Former South Carolina DE announces transfer to TCU

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TCU loses its top two sack artists from 2018 to 2019, but some help just arrived.

Shameik Blackshear (above, top) announced on Saturday he will spend his final year of college football in Fort Worth.

The Bluffton, S.C., native played his first three seasons at South Carolina, where collected 34 tackles and one sack. He appeared in all 13 of the Gamecocks’ games in 2018, including two starts.

He’ll have a chance to compete for an immediate starting role following the graduations of Ben Banogu and LJ Collier plus the departure of Michael Collier. Banogu and Collier combined for 14.5 sacks in 2018, more than 40 percent of the Frogs’ 35 total sacks.

Blackshear is the second Power 5 graduate transfer to pick TCU this week. The Frogs also secured the services of former Kansas State quarterback Alex Delton.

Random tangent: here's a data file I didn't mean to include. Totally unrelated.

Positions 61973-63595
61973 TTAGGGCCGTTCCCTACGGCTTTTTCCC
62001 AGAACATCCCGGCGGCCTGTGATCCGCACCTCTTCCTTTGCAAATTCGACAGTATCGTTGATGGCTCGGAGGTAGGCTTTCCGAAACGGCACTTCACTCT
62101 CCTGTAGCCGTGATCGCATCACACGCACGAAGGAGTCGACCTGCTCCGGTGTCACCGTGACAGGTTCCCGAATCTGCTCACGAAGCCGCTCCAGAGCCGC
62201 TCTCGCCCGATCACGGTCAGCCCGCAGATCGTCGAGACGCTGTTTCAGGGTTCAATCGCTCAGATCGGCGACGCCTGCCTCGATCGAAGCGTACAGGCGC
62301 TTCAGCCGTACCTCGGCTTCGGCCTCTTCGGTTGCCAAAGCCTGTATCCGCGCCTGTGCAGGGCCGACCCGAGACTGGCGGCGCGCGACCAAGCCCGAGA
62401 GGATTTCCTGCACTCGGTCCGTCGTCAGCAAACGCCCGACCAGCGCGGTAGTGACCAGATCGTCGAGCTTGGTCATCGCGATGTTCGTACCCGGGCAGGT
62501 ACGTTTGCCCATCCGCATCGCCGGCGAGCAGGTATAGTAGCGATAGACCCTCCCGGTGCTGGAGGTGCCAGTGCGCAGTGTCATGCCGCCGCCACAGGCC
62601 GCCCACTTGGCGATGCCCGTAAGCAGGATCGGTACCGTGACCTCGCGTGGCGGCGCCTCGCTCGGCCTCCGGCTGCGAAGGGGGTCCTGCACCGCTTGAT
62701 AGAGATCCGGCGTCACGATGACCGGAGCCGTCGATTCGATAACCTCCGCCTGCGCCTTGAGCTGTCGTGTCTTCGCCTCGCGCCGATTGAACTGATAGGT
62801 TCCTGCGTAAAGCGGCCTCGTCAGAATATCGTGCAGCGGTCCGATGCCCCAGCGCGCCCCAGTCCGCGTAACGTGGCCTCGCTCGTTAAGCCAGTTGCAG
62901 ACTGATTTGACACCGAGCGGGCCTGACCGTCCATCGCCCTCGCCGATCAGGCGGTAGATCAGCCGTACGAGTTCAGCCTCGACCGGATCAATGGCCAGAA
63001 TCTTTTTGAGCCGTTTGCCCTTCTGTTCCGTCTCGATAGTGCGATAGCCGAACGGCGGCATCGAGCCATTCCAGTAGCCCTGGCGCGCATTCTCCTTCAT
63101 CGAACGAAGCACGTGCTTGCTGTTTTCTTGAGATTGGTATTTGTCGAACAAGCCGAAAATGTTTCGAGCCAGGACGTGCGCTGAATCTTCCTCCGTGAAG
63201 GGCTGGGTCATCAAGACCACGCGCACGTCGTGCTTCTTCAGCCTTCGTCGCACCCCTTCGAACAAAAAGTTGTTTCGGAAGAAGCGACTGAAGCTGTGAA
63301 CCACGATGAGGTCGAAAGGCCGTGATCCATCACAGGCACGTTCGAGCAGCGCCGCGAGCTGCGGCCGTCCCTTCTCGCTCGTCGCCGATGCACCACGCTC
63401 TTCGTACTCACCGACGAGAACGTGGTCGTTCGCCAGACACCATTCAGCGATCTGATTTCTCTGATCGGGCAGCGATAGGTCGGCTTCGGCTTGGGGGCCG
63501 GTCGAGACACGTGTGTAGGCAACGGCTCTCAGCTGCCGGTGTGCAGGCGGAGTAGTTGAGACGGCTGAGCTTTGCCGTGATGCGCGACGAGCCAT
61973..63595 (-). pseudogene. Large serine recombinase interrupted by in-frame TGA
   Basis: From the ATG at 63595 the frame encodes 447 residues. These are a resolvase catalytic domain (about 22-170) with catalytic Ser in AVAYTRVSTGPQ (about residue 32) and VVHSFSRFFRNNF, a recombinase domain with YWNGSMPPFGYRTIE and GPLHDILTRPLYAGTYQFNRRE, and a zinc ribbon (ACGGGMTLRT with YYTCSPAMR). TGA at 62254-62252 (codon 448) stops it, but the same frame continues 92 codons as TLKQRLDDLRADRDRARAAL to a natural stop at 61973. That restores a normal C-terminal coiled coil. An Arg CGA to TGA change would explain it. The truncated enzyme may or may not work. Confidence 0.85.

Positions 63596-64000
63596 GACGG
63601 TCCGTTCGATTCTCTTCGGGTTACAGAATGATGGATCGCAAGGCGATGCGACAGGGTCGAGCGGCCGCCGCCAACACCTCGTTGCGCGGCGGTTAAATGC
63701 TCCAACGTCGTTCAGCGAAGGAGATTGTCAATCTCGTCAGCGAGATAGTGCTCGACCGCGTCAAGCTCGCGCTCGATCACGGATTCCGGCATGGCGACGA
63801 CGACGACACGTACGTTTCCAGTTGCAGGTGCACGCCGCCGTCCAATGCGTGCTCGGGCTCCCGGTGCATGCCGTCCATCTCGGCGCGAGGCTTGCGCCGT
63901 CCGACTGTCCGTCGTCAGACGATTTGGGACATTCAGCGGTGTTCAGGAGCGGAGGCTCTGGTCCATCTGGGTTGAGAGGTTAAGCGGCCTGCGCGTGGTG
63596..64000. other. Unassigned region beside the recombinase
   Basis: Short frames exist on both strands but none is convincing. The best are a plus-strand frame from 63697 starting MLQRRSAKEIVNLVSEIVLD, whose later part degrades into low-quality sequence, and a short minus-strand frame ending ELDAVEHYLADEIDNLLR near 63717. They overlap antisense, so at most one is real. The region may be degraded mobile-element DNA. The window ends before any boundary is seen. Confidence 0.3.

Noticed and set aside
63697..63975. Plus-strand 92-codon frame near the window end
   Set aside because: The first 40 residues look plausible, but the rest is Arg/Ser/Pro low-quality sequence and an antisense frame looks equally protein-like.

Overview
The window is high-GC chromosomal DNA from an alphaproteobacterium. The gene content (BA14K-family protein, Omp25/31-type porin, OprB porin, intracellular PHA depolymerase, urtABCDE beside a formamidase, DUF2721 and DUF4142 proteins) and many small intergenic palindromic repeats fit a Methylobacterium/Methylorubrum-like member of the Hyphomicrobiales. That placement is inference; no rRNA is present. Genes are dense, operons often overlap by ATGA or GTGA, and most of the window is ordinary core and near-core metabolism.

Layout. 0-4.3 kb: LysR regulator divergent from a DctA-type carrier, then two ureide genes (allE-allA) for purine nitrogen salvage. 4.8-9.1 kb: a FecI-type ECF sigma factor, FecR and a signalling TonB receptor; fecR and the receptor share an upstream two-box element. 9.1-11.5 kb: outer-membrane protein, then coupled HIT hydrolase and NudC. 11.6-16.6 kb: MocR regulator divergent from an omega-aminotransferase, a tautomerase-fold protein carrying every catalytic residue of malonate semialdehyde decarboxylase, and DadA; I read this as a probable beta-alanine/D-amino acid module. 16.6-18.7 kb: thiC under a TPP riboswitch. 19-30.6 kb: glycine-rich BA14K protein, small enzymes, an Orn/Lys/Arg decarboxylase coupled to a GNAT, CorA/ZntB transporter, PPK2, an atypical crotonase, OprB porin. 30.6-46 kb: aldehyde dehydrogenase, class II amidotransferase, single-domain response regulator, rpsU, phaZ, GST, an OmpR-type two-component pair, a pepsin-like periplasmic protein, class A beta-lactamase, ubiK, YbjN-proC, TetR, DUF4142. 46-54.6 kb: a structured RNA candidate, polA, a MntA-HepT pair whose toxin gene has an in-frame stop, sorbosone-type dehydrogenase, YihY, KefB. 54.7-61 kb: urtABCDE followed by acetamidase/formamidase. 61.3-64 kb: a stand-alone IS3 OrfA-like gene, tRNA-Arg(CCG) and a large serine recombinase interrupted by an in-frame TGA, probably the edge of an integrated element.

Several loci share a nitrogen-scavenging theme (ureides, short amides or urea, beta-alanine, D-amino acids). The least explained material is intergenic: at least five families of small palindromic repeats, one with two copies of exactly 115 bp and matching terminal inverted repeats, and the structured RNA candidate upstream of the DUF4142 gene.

Penn State LB Jarvis Miller announces graduate transfer to UMass

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UMass signed one of its biggest recruits since joining FBS, four years after he left high school.

Penn State linebacker Jarvis Miller has announced he will leave State College to spend his final season in Amherst.

“After much prayer and consideration with my family I have decided to play my 5th year of eligibility at the University of Massachusetts (UMASS), Amherst will pursuing my Masters (sic) Degree,” Miller wrote in a note posted to his Twitter account. “To the Penn State fan base you are the best fans anyone could ask for ! It has been the most memorable 4 years of my life.”

A consensus 3-star recruit, Miller was viewed as a top-10 player in the state of Connecticut when he signed with the Nittany Lions out of Suffield.

Miller redshirted in 2015, then played in 33 career games as a special teams player and reserve linebacker. He collected 23 tackles, two tackles for loss and one sack while in blue and white.